Nobody should be surprised by anything in the Long Term Energy Plan the Ontario government released last week. The biggest question is what will replace coal-fired generation, which the government has promised to phase out. Coal has historically provided 20–25 percent of the province’s power. The LTEP leads off by saying conservation will do part of that, which it absolutely will not. (Try charging your cell phone with conservation, and you’ll see what I mean.) This is just lip service to please “environmentalists” who think electricity is the worst kind of energy. The government’s real plan is to replace coal with natural gas. And that would be a terrible move.
It would be terrible because even though gas is cheap today, companies that generate power with gas still cannot make a profit without massive support from rate payers. As I showed in my most recent post, nuclear power—gas’s biggest competitor in the baseload market—subsidizes gas and wind generators in Ontario. Not counting coal, nuclear and hydro are the cheapest sources of electricity in Ontario. Nuclear and hydro generate by far the most kilowatt-hours. To these kWhs, the province attaches what we could call the “political correctness premium”—officially called the Global Adjustment. Every Ontario rate-payer pays a Global Adjustment charge. This directly subsidizes the warm and fuzzy kinds of electricity that are just too expensive to survive otherwise.
These politically correct sources include wind, solar, and conservation. Yes, and conservation. The government actually counts conservation as a source of electricity supply, even though this flies in the face of every human’s physical experience. As I mentioned, try using conservation to run your household appliances; let me know how it works out. If you are an emergency room doctor, try resuscitating a patient with a conservation-powered crash cart. Or, next time there’s a blackout, switch to your emergency conservation backup supply. Parker Gallant, who writes for the Financial Post, has a great column on the idiocy of conservation.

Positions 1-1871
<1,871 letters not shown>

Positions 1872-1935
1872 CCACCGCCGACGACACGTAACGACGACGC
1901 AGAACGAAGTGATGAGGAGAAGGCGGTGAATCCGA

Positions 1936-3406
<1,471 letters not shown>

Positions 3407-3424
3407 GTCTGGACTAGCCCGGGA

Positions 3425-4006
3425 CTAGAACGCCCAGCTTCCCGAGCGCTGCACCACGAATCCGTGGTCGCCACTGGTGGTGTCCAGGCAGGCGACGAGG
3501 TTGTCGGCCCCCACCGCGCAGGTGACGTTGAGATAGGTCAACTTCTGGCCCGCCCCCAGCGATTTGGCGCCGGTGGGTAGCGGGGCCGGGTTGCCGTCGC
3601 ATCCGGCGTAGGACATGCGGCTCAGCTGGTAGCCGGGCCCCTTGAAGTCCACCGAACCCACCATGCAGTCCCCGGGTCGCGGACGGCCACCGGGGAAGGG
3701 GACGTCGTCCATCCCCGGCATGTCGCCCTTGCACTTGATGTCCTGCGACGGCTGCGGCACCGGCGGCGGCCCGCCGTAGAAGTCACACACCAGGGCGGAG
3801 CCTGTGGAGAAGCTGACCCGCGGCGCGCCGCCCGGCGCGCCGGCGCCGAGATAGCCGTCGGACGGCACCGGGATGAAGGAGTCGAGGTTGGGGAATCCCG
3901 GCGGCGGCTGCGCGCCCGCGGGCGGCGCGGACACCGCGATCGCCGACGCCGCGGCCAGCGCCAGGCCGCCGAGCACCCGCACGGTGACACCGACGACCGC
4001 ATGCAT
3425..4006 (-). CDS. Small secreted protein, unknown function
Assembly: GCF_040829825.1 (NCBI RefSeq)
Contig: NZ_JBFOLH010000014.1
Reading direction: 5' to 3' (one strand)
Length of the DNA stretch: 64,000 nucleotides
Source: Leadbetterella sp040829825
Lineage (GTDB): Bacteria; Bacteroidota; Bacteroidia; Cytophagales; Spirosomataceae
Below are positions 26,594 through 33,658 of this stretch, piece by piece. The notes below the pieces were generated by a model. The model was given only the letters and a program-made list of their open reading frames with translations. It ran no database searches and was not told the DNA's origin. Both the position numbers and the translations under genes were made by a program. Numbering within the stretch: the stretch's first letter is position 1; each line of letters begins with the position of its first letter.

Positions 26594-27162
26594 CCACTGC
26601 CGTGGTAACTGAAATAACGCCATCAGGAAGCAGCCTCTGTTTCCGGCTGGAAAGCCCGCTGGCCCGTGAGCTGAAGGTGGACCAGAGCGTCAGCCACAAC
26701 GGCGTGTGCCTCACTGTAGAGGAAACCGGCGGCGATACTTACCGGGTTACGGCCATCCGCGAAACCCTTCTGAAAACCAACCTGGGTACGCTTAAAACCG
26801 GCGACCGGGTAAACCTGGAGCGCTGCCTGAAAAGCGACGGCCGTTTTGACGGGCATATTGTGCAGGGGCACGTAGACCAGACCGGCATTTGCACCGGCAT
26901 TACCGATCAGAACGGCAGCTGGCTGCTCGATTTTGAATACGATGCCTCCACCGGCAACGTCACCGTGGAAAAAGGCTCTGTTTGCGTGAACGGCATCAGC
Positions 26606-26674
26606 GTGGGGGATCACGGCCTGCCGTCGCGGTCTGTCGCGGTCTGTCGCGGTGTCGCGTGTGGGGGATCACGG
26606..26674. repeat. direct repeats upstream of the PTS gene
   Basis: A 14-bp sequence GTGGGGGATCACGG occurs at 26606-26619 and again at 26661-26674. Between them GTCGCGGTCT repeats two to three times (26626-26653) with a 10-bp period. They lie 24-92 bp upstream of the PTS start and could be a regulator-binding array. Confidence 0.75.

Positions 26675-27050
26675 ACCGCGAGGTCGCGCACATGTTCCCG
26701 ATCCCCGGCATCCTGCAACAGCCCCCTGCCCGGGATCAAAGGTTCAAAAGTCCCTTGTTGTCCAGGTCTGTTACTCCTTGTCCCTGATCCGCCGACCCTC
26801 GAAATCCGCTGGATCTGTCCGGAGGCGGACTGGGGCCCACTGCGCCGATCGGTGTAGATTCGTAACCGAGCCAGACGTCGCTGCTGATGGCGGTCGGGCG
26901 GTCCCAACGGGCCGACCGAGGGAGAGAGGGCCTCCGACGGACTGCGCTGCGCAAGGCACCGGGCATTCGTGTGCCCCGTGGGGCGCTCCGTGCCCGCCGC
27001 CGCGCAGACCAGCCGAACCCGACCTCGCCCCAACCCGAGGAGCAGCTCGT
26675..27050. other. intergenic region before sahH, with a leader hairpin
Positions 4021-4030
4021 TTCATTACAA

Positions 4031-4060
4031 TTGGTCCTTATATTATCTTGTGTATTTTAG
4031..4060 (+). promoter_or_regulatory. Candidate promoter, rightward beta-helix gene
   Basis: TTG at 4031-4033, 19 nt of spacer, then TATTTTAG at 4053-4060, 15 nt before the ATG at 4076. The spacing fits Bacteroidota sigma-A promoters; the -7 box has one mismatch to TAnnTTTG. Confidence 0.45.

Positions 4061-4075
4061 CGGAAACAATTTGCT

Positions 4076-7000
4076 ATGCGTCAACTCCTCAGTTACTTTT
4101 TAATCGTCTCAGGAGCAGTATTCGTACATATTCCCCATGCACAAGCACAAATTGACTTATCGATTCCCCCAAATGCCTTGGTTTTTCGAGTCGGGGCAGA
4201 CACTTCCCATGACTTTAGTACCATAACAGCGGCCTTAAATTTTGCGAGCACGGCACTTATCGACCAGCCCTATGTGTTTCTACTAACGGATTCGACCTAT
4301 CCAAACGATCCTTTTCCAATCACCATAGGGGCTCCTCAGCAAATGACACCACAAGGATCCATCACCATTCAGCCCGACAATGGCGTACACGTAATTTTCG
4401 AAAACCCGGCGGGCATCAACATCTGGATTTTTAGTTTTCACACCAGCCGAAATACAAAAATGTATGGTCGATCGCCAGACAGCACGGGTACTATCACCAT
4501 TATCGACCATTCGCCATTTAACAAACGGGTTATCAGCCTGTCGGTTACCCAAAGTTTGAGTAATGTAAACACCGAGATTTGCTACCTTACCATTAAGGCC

Let me be fair: the current plan won’t lead to blackouts. Not even the government really believes conservation will contribute actual electricity. That’s why the real plan is to replace coal with gas. Gas will of course provide real electricity, but—as today’s Global Adjustment figures prove—at dangerously high prices. Anybody on a fixed income who lives in a high rise is going to feel this. Any electricity-intensive industrial operation will be forced to cut backroom one-off discount deals with the government, or move to another jurisdiction where power is cheaper.
Everybody should remember that the plan was devised in order to please rich environmentalists who prefer natural gas—the same fossil fuel that is producing the skyrocketing greenhouse gas emissions in Alberta’s oil sands—over nuclear energy, which releases no carbon into the atmosphere.
To me, that is the kicker. The entire coal phase-out is completely unnecessary. Let’s remember that coal combustion emissions are the original reason for the phase-out: first it was nitrogen, sulfur, and mercury; then it was carbon dioxide. Ontario could have low-emission power, at bargain basement prices, if it put the nuclear contribution up to sixty percent instead of the planned fifty. That was the situation in the mid-1990s—Ontario’s generation-related pollution emissions were 9 million metric tons below the eventual Kyoto target. There were five coal stations (today there are four). Power was cheap.
Coal could and should stay in the system as cheap large scale backup. The stations are already built and paid for, and connected to the grid. They have years of operational life in them. You don’t like the emissions? Then let’s burn less of it more efficiently, and scrub/catalyze the SOx, mercury, and NOx. Exactly as we do with cars, which are a bigger source of pollution. Hydro and existing simple cycle gas could provide peaking capacity.
Oh well. The good news is, the Long Term Energy Plan wasn’t written in stone. It is a PDF document and it costs nothing to edit the original.